Having a Christmas tree at home was something I always took for granted. Even as I lived on-campus my first couple years in college, I still managed to live somewhere that we could have a Christmas tree to decorate and aid us in getting in that “holiday spirit.” When I first moved into an apartment, and it was just up to me and my roommate to decide how to decorate for the holiday season, the main question was: Christmas tree or no Christmas tree?
We opted for the tree.
Although it was an adorable addition to our tiny living room, I can understand why one would want to bypass the Christmas tree option, based on space, time and money alone.
But there are other ways to decorate for the holidays that don’t require 4-foot living things and can even allow you to incorporate your favorite herbs.
Buy a rosemary plant, often coined a rosemary Christmas tree for its shape, and keep it as a smaller alternative to a regular Christmas tree. Bonus: You can pick off the rosemary whenever to use in your cooking.
Though they’re cute, they’re hard to keep alive. Remember to keep them moist but well-drained, and in areas with lots of sun and humidity (think the bathroom when you’re taking a shower).
Decorate with small lights or oranaments, but don’t go crazy. Rosemary branches are delicate. GardenGuides.com provides lots of tips on taking care of rosemary Christmas trees.
They’re simple, beautiful and will be easy to add to your home decor because of their size. Make an herb wreath yourself with a variety of herbs and fruit. That design includes mint, oregano and thyme, but you can add cinnamon sticks, dried flowers and anything else you think of. A wreath base and wire are generally the only necessary tools for making an herb wreath.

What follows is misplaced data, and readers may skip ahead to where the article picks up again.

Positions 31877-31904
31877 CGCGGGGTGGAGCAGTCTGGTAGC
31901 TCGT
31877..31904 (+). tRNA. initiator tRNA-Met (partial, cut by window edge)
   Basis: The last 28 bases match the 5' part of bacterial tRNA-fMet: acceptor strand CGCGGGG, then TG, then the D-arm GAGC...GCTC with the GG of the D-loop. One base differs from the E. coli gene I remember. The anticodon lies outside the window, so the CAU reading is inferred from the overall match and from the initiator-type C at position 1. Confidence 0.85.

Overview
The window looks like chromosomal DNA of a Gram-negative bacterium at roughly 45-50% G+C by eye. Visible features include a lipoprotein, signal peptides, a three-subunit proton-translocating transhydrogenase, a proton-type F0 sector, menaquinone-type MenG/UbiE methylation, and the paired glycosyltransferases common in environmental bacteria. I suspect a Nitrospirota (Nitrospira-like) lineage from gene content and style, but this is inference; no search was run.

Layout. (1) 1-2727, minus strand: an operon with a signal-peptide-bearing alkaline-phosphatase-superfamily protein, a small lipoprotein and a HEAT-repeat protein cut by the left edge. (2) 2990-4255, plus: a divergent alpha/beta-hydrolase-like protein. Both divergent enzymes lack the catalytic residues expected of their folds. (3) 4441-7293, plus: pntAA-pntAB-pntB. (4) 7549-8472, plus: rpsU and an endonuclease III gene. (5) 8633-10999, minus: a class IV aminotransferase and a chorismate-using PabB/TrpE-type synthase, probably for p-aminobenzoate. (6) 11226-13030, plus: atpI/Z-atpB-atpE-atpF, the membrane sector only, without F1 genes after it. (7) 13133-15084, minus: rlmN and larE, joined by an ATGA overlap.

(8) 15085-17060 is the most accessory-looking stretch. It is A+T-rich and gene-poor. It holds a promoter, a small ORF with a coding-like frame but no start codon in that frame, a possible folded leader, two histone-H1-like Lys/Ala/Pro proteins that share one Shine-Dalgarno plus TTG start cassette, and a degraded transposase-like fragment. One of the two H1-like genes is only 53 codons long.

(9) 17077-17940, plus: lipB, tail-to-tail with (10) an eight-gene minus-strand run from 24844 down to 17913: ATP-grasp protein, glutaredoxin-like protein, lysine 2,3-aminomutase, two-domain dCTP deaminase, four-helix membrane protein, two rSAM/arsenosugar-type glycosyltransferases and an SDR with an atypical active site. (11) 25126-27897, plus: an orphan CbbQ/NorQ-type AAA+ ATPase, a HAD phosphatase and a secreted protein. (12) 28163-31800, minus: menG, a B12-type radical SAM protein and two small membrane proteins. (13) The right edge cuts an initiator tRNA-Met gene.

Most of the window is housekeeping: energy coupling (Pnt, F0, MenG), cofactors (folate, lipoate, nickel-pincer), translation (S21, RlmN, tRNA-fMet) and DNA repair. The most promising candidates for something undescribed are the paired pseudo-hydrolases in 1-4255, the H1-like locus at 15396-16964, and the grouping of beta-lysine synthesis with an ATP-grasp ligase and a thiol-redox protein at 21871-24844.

If you’re too busy to make your own, go the easy route and just buy one. Organic Bouquet sells a variety of different types — from a bay and rosemary wreath (see right), to a colorful oregano wreath.
Candles make excellent year-round decorations, so these will last you through the holidays. Simple directions for herbal candle making are here.
Even if you don’t want DIY candles, you can still make an herbal candle ring — the same Web site will show you how with just herbs, floral tape, a clothes pin and wire. You can use a combination of fresh and dry herbs for that project!
Place those rings all around your home for a simple but consistent holiday decoration.
So take the opportunity of some nights staying out of the snow, and days at home from work or school for holiday vacation, to work on a few decoration projects that could be a fine addition, or alternative, to the classic Christmas tree.
— Jessica is an editorial intern at The Herb Companion.